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Originally marmalade stemmed from Portugal, and during medieval times was made with heavily-spiced quinces (named after the Portuguese word for quince, "marmelo"), boiled down with wine and honey - so it could be argued that this is its true form. The recipe was copied in Britain, being called "charedequynce". The spicing levels - which included cinnamon, galingale and ginger were reduced over the years.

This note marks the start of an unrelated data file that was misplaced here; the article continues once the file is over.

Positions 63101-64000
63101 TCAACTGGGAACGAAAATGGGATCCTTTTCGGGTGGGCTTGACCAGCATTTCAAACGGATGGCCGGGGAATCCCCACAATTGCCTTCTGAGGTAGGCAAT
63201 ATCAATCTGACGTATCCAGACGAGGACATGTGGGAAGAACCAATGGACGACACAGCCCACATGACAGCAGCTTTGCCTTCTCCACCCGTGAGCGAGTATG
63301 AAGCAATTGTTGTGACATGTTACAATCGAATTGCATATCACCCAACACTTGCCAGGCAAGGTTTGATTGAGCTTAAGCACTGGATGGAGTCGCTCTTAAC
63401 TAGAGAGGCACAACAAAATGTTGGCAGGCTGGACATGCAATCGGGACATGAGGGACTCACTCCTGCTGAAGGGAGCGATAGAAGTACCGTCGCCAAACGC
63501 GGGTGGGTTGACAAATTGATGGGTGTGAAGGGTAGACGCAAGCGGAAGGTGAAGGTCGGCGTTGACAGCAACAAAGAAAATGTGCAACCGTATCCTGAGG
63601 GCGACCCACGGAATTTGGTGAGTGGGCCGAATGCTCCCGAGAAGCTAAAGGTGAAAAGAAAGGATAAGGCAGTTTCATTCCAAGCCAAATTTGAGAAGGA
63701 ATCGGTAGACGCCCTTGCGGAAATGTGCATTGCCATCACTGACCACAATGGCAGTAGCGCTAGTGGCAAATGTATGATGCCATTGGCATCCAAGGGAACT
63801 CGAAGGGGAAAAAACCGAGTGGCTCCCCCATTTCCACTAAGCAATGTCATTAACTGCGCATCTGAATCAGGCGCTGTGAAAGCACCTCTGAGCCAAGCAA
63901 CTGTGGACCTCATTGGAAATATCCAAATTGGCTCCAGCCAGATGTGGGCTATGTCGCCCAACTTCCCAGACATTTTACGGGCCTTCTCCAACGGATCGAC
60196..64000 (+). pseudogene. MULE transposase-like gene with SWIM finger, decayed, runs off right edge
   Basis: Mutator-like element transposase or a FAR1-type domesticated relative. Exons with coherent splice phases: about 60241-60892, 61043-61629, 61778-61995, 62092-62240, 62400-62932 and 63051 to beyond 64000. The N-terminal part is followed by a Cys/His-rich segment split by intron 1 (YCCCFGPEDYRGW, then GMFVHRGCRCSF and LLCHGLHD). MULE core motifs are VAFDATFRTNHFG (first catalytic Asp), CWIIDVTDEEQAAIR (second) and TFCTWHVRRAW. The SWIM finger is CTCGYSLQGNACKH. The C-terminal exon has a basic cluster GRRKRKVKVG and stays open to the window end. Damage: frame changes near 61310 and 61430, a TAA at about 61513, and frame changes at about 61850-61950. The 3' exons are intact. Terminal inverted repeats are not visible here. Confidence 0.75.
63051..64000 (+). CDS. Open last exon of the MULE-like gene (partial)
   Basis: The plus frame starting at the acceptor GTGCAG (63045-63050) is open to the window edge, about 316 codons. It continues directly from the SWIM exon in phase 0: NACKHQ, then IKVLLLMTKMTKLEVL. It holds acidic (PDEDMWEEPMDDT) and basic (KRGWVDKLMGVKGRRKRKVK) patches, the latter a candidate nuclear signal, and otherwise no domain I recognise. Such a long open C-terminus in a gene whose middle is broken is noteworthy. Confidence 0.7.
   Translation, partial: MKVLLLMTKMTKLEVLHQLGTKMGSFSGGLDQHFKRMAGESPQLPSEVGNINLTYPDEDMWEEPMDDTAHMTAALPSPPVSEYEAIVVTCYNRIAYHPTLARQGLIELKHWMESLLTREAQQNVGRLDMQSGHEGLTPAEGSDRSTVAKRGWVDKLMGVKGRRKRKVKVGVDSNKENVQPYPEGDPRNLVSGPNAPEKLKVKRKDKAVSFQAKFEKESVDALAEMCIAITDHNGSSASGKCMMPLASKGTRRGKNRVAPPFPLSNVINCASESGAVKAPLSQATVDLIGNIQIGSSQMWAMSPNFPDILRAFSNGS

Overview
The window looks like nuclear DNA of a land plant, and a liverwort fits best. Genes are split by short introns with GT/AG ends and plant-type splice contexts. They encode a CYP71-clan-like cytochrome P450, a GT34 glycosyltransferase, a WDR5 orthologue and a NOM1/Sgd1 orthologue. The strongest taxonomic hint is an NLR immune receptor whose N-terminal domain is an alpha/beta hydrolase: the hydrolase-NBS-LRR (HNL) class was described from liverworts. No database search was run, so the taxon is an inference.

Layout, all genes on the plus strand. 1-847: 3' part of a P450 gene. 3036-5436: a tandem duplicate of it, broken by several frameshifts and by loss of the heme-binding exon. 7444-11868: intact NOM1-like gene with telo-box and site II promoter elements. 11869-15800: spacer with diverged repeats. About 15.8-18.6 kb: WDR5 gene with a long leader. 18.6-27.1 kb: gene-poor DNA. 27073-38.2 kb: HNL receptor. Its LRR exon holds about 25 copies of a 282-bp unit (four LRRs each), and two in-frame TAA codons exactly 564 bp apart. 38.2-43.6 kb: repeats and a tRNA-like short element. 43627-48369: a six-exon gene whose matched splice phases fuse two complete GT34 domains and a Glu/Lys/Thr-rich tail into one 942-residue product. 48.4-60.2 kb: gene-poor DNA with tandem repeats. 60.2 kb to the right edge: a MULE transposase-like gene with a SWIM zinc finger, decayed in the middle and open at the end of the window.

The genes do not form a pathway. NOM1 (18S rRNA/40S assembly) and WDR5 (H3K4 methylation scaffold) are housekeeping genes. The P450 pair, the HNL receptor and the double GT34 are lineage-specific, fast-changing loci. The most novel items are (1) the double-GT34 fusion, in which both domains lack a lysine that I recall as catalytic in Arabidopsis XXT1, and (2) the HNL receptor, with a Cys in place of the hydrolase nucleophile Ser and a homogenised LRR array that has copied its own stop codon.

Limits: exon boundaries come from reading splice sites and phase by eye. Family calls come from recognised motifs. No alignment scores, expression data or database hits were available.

Many other fruits were used over a coarse of time, before Seville oranges became established as the favourite. The addition of long slices of thin peel was a 17th century addition, and in those days, marmalade was dense and solid, to be cut with a knife rather than spooned out - this remained so until the 18th century. For a recipe see our Recipe Section.

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